The large number of vehicles constantly seeking access to congested areas in cities means that finding a public parking place is often difficult and causes problems for drivers and citizens alike. In this context, strategies that guide vehicles from one point to another, looking for the most optimal path, are needed. Most contributions in the literature are routing strategies that take into account different criteria to select the optimal route required to find a parking space. This paper aims to identify the types of smart parking systems (SPS) that are available today, as well as investigate the kinds of vehicle detection techniques (VDT) they have and the algorithms or other methods they employ, in order to analyze where the development of these systems is at today. To do this, a survey of 274 publications from January 2012 to December 2019 was conducted. The survey considered four principal features: SPS types reported in the literature, the kinds of VDT used in these SPS, the algorithms or methods they implement, and the stage of development at which they are. Based on a search and extraction of results methodology, this work was able to effectively obtain the current state of the research area. In addition, the exhaustive study of the studies analyzed allowed for a discussion to be established concerning the main difficulties, as well as the gaps and open problems detected for the SPS. The results shown in this study may provide a base for future research on the subject.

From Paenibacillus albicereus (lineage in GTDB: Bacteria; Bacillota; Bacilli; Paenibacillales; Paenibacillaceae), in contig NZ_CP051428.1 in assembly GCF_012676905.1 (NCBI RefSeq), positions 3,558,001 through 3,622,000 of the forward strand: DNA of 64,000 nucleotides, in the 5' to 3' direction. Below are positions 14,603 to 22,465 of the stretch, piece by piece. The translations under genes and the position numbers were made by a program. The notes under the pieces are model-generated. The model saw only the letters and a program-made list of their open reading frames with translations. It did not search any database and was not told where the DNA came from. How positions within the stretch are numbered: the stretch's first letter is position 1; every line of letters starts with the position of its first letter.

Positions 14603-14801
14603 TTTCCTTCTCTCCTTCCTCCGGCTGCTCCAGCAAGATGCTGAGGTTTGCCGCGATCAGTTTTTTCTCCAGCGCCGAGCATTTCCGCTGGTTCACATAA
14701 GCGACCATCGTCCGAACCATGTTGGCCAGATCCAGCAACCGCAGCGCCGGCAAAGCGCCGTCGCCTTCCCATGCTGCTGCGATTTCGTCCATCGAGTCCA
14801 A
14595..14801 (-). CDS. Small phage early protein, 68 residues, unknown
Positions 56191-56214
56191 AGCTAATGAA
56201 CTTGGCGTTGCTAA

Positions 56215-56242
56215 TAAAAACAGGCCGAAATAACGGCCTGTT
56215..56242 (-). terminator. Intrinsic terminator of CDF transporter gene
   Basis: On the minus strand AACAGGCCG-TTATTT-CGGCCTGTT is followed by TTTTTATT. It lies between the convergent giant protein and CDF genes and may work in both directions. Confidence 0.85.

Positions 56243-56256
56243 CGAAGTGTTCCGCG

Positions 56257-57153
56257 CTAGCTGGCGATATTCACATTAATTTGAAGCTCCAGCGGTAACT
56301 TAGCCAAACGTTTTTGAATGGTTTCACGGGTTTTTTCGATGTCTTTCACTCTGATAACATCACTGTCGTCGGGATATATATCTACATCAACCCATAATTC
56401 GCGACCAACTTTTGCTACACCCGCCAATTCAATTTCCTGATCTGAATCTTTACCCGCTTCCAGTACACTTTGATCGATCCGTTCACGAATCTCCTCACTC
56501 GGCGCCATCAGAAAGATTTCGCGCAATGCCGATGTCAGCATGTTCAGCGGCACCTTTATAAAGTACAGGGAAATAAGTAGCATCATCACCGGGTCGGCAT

The vehicle routing problem (VRP) is one of the most widely studied problems in intelligent transport systems (ITS) today. The growth of cities in terms of population and number of vehicles led to a search for alternatives for a better transport system. The considerable number of vehicles trying to access areas that remain permanently congested means that finding a public parking space is often difficult, creating even more traffic chaos, as well as greater fuel consumption and, thus, higher greenhouse gas emissions. The routing techniques that comprise VRP study the search for routes for a vehicle wanting to move from an origin point to a destination point. They can comprise different selection criteria for identifying and selecting the optimal path .